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Mr McDonald, until yesterday shadow employment secretary, quit on the claim that he was told by Sir Keir Starmer’s office to argue against a £15 per hour minimum wage and the raising of statutory sick pay to the living wage figure.
Ian Murray, shadow Scottish secretary, today said the resignation “looks as if it might be a planned sabotage of conference” rather than being about principle.
In a speech later today, Nick Thomas-Symonds, the shadow home secretary, is set to invoke the famous Blair-era slogan “tough on crime, tough on the causes of crime” while pledging to tackle antisocial behaviour if elected.
He will accuse the Conservatives of being “soft on crime and soft on causes on crime” in a knowing reference to the New Labour pledge.
Diane Abbott: ‘Nonsense’ to say resignation was sabotage
Diane Abbott, who was shadow home secretary for Jeremy Corbyn, said it was “nonsense” to suggest Andy McDonald resigned to sabotage the Labour conference.
“Andy McDonald is not like that at all,” the Hackney North MP told BBC Radio 4’s Aujourd'hui programme.
“It is a fact though that Keir Starmer supported £15 an hour until recently, and he’s been on protest demanding it.
“So it’s quite strange that he was so insistent that Andy McDonald argue with conference delegates for just £10 an hour.”
Elle a ajouté: “A lot of constituency delegates support £15 an hour. It’s the very least.”
Labour invokes Tony Blair with ‘tough on crime’ and anti-social behaviour push
Labour is to invoke Tony Blair’s “tough on crime” message and promise a crackdown on antisocial behaviour if it is elected, écrit Jon Pierre.
In a speech to the party’s conference, Nick Thomas-Symonds, the shadow home secretary, will accuse the Tories of being “soft on crime and soft on causes on crime”.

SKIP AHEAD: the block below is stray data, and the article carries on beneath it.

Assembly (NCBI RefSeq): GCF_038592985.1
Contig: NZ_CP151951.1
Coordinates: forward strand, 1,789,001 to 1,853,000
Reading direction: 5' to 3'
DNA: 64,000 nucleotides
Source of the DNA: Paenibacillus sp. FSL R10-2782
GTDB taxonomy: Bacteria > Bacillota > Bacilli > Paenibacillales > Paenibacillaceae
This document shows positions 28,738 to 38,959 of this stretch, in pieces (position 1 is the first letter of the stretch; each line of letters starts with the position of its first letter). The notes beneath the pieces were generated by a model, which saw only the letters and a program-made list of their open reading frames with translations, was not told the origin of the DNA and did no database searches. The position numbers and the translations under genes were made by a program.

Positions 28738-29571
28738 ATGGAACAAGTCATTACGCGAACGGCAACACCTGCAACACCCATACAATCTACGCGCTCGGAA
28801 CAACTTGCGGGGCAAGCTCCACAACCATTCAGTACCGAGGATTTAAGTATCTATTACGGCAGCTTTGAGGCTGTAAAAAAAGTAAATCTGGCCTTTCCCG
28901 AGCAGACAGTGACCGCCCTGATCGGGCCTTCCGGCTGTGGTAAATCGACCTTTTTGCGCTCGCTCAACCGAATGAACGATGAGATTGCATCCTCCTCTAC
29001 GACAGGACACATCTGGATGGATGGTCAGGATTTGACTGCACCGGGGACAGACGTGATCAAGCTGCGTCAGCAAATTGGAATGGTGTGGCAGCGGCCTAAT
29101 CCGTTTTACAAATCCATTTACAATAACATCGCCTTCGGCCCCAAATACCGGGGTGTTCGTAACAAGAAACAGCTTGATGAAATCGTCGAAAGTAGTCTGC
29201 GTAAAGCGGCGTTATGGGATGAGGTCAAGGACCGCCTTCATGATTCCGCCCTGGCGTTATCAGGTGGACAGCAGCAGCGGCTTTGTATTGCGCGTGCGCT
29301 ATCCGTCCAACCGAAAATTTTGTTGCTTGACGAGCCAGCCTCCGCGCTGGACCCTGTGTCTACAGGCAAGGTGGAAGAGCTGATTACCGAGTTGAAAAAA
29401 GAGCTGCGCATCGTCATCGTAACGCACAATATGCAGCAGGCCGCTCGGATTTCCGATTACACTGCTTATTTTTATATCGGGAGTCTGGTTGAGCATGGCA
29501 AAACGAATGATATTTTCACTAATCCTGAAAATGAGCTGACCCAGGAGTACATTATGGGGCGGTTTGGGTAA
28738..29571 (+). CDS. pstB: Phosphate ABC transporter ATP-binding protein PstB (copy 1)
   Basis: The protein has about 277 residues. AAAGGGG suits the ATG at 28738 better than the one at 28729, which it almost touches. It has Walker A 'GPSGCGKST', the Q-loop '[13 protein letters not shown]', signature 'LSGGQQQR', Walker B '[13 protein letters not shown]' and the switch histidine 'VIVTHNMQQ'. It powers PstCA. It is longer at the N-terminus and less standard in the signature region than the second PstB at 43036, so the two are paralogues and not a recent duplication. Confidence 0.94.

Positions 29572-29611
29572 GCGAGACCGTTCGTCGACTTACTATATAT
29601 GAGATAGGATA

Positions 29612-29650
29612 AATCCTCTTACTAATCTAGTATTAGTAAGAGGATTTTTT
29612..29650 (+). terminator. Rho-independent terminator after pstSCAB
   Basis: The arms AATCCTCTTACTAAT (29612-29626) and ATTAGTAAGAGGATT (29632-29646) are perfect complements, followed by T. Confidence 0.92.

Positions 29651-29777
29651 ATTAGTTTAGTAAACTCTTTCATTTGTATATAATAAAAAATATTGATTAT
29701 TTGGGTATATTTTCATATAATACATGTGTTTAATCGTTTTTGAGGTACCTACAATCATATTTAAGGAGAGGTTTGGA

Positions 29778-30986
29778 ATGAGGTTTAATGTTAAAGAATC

The comments are a knowing reference to Mr Blair’s claim New Labour would be “tough on crime, tough on the causes of crime”.
The slogan was coined by Mr Blair when he was shadow Home Secretary in 1993, and kept on when he took over the party leadership.
More on the party’s proposals here:
Shadow Home Secretary promises police crackdown in party conference speech
Starmer showed support for £15 minimum wage in past
Sir Keir Starmer faces pressure over previous comments seemingly supporting a £15 minimum wage.
Andy McDonald last night resigned saying the Labour leader’s office told him to argue against bringing the minimum wage to £15.
Sir Keir shared a photo of himself on Twitter marching with McDonald’s workers for a £15 hourly wage during the 2019 election campaign.
À l'époque, il a dit: “They’re asking for the basics – £15 an hour, the right to know their hours in advance and to have trade union recognition. That ought to be the norm in 21st Century Britain.”
Recap of last night’s resignation
Catch up on last night’s resignation row with Jon Pierre’s coverage:
Andy McDonald says party is ‘more divided than ever’ under Sir Keir
McDonald resignation looks like ‘planned sabotage’
A frontbencher has suggested the resignation of Ian McDonald over the £15 minimum wage row was aimed to sabotage Sir Keir Starmer’s first in-person party conference.
Asked about the departure on the BBC, Ian Murray, shadow Scottish secretary, mentionné: “We’re not quite sure why he resigned yesterday, he seems to have said one thing and written another.
“That looks as if it might be a planned sabotage of conference, rather than it being about any principle.”
Il ajouta: “This was a policy, don’t forget, that Andy McDonald and the shadow cabinet wrote, he put through shadow cabinet and he launched with much acclaim in the conference hall 48 hours before he resigned.
“We’re not quite sure why he resigned, but these things happen in politics and we’re all very angry and frustrated that the headlines are being dominated by one person when we should be talking about the big issues of the future.”